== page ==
The most comprehensive general introduction to getting your computer communicating with the outside world has to be Ray Hammond’s On-Line Handbook, published by Fontana at £4.95.
Mr Hammond starts off by outlining the benefits of linking your computer up with the outside world and then goes on to explain how to go about achieving the link up. As a guide to selecting your communications software and modem and connecting up to the phone line, his book provides an excellent starting point for the communications novice. It will also act as a handy reference guide to the services available once you’re linked up and ready to go.
The book is not machine specific and the first section gives an excellent overview of communications hardware and software, and sets out to explain how communication with other computers is effected without burying the reader in unintelligible technical jargon. In this aim it should succeed with even the most computer illiterate person, and have him or her well on the way to getting on-line.
The remainder of the book is effectively a comprehensive directory of the bulletin boards and on-line databases available in the UK and overseas and it contains a wealth of valuable information that even the most experienced modem user should want to keep on hand.
The Hacker’s Handbook written by Geof Wheelwright and Ian Scales and published by Longman is a machine specific guide to getting on-line. Available for the Spectrum, Commodore 64 or BBC user, this particular Hacker’s Handbook shares its title with a slightly more exciting publication (not to be confused these two).
Although one shouldn’t judge a book by the number of pages it contains, this handbook is less than half as thick as Ray Hammond’s contribution to the pool of communications knowledge and does smack rather of the quick cash-in book. For the Spectrum user, it offers more specific advice than the On-Line Handbook and as such it would be useful to the total novice.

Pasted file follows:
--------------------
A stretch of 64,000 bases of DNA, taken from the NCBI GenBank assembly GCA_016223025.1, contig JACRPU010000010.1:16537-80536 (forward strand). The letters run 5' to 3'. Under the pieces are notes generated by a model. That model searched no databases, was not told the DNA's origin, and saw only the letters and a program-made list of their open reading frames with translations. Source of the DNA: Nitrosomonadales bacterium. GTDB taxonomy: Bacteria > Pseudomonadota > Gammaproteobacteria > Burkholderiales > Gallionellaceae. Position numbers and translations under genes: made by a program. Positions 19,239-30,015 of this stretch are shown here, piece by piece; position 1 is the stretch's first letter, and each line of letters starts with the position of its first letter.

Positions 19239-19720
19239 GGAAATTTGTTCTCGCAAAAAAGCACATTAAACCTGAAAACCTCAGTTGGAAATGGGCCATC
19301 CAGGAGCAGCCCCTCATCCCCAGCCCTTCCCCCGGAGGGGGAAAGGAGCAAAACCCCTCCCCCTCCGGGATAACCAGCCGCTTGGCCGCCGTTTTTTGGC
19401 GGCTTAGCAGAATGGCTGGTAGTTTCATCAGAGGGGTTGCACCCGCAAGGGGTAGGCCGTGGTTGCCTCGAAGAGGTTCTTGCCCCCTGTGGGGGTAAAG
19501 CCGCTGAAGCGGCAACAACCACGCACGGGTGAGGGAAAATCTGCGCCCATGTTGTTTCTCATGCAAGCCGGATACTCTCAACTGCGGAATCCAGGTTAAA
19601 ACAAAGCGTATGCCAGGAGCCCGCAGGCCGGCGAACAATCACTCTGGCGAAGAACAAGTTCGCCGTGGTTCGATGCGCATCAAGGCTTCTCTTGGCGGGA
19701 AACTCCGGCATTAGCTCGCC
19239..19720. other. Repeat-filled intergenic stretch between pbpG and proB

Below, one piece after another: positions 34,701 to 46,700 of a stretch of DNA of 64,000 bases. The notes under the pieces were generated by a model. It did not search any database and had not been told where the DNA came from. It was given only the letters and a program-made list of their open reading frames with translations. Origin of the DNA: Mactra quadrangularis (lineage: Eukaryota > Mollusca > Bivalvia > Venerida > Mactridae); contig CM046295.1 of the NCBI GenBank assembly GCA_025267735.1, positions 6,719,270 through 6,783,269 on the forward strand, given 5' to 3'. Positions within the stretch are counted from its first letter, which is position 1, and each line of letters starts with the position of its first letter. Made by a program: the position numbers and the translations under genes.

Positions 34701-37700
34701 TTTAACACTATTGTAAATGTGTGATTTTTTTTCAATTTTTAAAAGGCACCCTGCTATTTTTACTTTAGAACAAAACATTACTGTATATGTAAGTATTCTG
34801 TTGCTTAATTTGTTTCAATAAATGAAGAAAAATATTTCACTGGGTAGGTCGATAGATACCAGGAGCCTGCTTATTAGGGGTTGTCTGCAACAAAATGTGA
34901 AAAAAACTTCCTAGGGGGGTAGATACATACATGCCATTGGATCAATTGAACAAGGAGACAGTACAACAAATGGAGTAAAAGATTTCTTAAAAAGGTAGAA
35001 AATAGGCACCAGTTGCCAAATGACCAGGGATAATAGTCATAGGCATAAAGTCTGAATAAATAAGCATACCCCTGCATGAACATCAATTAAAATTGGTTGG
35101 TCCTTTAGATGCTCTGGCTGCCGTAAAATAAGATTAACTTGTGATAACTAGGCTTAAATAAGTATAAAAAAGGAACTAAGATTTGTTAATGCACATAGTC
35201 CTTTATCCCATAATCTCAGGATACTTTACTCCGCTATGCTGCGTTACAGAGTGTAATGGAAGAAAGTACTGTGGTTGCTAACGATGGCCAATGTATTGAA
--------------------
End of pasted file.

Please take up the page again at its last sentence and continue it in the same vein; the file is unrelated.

The authors do provide a sound overview of the equipment and services available, and are honest in their opinions. Their book is an undemanding, short and sweet introduction to the world of communications.
Overall, however, Messrs Wheelwright and Scales have produced a very thin book, which has been bulked out by lots and lots of pretty graphics and screenshots which do little to augment the information contained in the text. Quite why a book which is called ‘The Hackers Handbook’ should dismiss the subject in less than a page, and take a very ‘grown up’ perspective in so doing is beyond me. Oh well...
Alan Giles’ Spectrum Micronet Book, published by Melbourne House for £6.95 has to be the definitive work on the VTX500 modem and Prestel. It is more of a technical manual than a readable introduction to on-line communications with a Spectrum, however.
It’s an odd sort of book — annoyingly all the zeros have a slash through them, just like someone thought a proper computer book should have. And it has to win the ‘Gumbo Fatgut Daftest Proofreading Error of the Decade’ award for the boo-boo that crops up on page 6.
Page 6 contains four diagrams, and across the top of the page a message to the book printer’s art department appears: ‘ART DELETE THE WORDS (side view) IN TOP HEADING’. Art read this message, deleted the words ‘side view’, which duly didn’t appear in the top heading, and then left the message asking for the deletion on the page. Tee Hee — how silly!
Despite its title, The Micronet Book isn’t really all about Micronet, and if you bought it under the impression it would explain from scratch what Micronet is all about you might be a little disappointed. As the definitive guide to the possibilities of the VTX5000 modem, however, it can’t be beaten in terms of technical content. Not really for beginners, but ideal for anyone who wants to get into their VTX5000, understand it and its relationship with Prestel fully, and alter the way it ticks.